As a somnolent hymn to Mary rose
I felt an old pang that bags of grain
and the sloped shafts of forks and hoes
once mocked me with, at my own long virgin Fasts and thirsts, my nightly shadow feasts
Haunting the granaries of words like breasts.
I sense the old fear more clearly now than then, perhaps. Heaney is on an ancient pilgrimage route, which is reassuring: why would he want a pilgrimage if he did not respect it? Yet this simile
like an absence stationed in the swamp-fed air
above a ring of walked-down grass and rushes
where we once found the bad carcass and scrags of hair
of our dog that had disappeared weeks before
is the absence felt in the church, under the kneeling boards. I reassure myself that this absence is only in the utterly corrupt Irish Catholic “church”- or even the absence is the still point in the turning world.
What if he should convince me? And- I want to understand him, know his position, which must involve interpreting and categorising this.
A footnote explains that William Carleton converted in the early 19th century from Catholicism to the Church of Ireland- still “my lot” though I know that Erastianism is a crippling flaw in a church. “Traditore! Traditore! Traditore!” To join the church of the overlords- I judge, and sympathise. Another footnote explains lines are quoted from the Inferno, where Dante is assured of the care of Beatrice. And then we meet the murdered man. His brow was blown open above the eye and blood had dried on his neck and cheek… shites thinking they were the be-all and the end-all came to his shop in the night, banged on the door, and when he answered it shot him.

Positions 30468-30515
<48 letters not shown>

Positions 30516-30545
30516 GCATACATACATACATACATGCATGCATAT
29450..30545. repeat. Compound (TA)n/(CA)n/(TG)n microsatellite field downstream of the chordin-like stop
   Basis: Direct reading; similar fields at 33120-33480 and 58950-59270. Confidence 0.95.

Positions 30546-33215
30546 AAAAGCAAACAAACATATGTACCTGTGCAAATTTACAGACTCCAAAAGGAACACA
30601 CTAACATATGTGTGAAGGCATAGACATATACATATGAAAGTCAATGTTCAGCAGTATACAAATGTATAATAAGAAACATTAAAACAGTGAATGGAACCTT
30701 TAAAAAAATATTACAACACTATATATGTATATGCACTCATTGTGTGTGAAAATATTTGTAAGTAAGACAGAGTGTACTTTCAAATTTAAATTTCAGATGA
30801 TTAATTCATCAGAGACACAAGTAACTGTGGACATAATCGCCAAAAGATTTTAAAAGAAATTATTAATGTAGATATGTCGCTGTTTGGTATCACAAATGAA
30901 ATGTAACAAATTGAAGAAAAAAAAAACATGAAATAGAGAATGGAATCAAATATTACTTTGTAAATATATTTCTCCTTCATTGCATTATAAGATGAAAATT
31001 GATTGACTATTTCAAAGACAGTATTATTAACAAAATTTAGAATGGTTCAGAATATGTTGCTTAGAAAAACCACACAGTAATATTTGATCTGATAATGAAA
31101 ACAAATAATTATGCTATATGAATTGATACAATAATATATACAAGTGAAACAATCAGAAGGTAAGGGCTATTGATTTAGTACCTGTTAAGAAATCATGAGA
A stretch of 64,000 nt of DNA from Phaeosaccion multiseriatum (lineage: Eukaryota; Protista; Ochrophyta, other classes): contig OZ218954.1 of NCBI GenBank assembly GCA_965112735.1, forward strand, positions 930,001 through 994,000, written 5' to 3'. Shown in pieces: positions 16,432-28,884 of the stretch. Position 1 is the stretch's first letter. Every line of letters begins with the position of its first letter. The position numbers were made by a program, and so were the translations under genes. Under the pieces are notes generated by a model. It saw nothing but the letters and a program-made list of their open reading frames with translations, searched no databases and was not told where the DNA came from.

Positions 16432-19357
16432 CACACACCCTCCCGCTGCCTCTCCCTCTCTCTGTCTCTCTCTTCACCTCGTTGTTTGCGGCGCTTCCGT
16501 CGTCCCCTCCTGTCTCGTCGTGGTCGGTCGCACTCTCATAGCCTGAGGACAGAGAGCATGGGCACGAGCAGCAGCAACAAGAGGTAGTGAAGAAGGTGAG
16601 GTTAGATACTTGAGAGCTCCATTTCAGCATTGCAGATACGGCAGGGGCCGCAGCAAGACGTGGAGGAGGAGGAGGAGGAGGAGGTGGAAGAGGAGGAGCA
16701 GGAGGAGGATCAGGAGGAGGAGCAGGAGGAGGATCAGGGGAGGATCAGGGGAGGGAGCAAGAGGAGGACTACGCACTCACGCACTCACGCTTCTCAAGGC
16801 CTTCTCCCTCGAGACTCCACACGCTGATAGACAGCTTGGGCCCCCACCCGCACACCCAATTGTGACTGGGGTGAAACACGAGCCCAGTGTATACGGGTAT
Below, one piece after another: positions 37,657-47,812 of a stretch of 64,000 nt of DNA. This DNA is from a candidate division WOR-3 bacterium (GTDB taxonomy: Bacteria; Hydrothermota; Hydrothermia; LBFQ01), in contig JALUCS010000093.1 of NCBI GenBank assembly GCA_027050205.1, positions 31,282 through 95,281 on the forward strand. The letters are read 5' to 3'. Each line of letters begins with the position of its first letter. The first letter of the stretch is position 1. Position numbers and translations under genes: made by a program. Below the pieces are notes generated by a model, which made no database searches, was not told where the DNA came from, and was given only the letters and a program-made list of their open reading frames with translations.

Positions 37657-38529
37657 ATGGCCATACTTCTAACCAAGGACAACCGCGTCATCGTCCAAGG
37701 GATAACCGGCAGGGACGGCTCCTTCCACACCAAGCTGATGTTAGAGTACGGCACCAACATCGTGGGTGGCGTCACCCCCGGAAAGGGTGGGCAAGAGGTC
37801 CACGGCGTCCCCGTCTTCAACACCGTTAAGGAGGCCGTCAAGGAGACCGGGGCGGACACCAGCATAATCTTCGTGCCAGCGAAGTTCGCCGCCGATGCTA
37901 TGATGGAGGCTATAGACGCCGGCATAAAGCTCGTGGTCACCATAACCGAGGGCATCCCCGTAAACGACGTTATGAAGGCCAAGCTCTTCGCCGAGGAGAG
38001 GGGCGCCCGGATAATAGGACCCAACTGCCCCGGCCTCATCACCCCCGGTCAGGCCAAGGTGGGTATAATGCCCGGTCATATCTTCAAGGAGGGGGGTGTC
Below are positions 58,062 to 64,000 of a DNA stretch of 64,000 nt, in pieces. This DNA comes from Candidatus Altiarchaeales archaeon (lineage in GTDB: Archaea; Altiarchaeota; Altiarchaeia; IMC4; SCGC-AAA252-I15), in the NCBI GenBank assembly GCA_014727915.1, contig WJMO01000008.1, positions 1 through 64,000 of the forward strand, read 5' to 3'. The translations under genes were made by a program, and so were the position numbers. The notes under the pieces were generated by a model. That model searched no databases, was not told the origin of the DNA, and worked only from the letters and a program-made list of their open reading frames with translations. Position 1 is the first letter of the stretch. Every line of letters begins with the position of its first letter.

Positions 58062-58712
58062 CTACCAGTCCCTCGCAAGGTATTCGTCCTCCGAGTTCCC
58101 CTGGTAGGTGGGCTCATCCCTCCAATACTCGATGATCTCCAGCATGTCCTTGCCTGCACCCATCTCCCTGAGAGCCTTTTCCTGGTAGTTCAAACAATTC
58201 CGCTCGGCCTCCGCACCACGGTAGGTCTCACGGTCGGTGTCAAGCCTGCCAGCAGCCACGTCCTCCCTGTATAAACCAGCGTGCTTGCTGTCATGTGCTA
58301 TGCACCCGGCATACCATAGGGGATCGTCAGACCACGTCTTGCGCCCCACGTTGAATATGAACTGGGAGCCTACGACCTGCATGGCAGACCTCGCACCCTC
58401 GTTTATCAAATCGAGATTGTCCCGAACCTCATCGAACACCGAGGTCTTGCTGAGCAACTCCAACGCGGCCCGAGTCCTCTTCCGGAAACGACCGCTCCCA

“Forgive the way I have lived indifferent-
forgive my timid, circumspect involvement,”
I surprised myself by saying. “Forgive,
my eye, he said, “all that’s above my head.”
Out into the afternoon sunshine. Will that huge mass of black cloud rain on me before I get back home? The wind is so strong I fear it will blow the wig from my head, which would matter on the bridge over the river. I nearly step on a khaki snake as it darts into the undergrowth, its fear and shock greater than mine. The profusion of blackberries is so great that I can still cherry-pick the softest and most luscious, and be satisfied.
I might forgive my sensitivity. It is almost bearable.